The media is the massage, or: What Bruce Sterling said (January 22, 2003)

[Blogger’s note: Here it is almost four years later — Bruce Sterling isn’t always right about everything, but how prescient was he that night in the bookstore?]

And then, there’s the media. I think of Laurie Anderson (who I really can’t stand otherwise for her snobbishness, self-indulgence and elitist attitude) when she remarked, as an aside during a concert, that she usually thinks of the media as “one giant slime mold.” Yes, it’s a cheap laugh. I don’t think of individual journalists as such, but when you consider that they are mere tools in the hands of the corporations they work for, and the interests said corporations represent, I have to give props to those journos who manage to let a bit of individual initiative slip through. It hasn’t been an easy quarter-century or so in which to journalize. Last night I went to Austin’s largest independent bookstore to hear sci-fi author and futurist Bruce Sterling (who you could call an early Late Boomer, having been born in `54, and with the graying longish hair to prove it). He was there to promote his new non-fiction book Tomorrow Now, in which he attempts to predict the next 50 years.

Among other things, he warned us to prepare for a season of major protest in the US in the very near future. (Worse things could happen…)

While I sat in the third row and listened intently to Chairman Bruce, I could feelmy cerebral cortex overheating and threatening to blow. The guy sees the big pic and takes a  very long view, and, like the best journalists, attempts to make sense out of seeming chaos. I wasn’t covering the event for any outlet, but found myself making notes out of habit…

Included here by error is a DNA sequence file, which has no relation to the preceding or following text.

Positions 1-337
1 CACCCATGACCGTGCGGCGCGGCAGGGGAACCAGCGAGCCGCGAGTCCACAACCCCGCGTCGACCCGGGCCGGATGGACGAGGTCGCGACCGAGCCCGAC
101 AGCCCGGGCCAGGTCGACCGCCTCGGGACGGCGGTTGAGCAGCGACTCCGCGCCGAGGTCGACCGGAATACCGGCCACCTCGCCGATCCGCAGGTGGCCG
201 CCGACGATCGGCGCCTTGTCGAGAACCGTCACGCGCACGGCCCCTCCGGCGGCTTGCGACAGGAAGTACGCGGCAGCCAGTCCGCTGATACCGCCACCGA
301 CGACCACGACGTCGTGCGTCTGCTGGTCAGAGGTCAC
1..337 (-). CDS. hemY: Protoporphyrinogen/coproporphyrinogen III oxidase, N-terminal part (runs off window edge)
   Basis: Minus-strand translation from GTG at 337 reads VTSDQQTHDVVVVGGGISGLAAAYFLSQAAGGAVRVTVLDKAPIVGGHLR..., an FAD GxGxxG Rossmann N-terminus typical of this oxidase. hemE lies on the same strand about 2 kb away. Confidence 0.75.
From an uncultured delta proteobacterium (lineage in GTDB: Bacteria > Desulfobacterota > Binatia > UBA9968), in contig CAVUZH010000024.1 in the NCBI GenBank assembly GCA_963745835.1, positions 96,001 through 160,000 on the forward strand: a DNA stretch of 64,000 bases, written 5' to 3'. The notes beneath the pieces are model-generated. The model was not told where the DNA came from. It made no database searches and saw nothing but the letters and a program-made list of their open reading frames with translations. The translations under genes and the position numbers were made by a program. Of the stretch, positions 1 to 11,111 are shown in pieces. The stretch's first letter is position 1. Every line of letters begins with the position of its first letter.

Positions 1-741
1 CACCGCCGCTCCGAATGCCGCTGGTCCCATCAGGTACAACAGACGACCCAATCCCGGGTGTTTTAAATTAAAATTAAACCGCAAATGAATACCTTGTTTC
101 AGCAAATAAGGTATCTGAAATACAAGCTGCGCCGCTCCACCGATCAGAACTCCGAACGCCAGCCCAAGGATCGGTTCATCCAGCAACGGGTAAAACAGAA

Among Sterling’s many provocative statements, here’s a standout: “All the demonstrators are saying No War For Oil. Eventually, you realize that the war is oil. If you have oil, you can get away with anything. It’s worse than heroin. Everyone who gets near it is corrupted. Look at Enron. It’s the devil’s work. And coal is worse. If Saddam Hussein didn’t have any oil, he would have been gone long ago.”

Sterling described the antiwar marches last weekend in Florence, Italy as “a 7 km long march” composed of scads of different groups, not one of them talking to another. It’s a gathering with precious little cross-pollinating dialogue, he said, adding that chaos is no substitute for bad government; “if the sewers don’t work, you’re screwed.” You could say as much for the protests last weekend in the US. Here’s a topic for discussion: is the peace movement’s lack of centralization its fatal flaw? Do we need a leftist Mussolini type (or a Lenin) to organize the peace activists into an effective critical-mass organism (or, a big giant slime mold)? Or do we leave well enough alone?

As for the media, he adds, “There isn’t any difference between media and surveillance. They’re the same thing. This is something we’re doing to each other.” Which is something that, as a journalist, he added, he’s profoundly ambivalent about. Security vs. privacy is a major concern: “Nobody blind-dates you anymore, they’re gonna Google you on the spot!” (He also expressed reservations about doing a public reading in his hometown, because he doesn’t like to be recognized at 2 a.m. in the supermarket.)

In Sterling’s words, he’s “neither an optimist nor a pessimist; I’m just engaged.” As for me, I’m just an interested observer asking questions…

You can view Sterling’s blog here.

Peace of mind, y’all.

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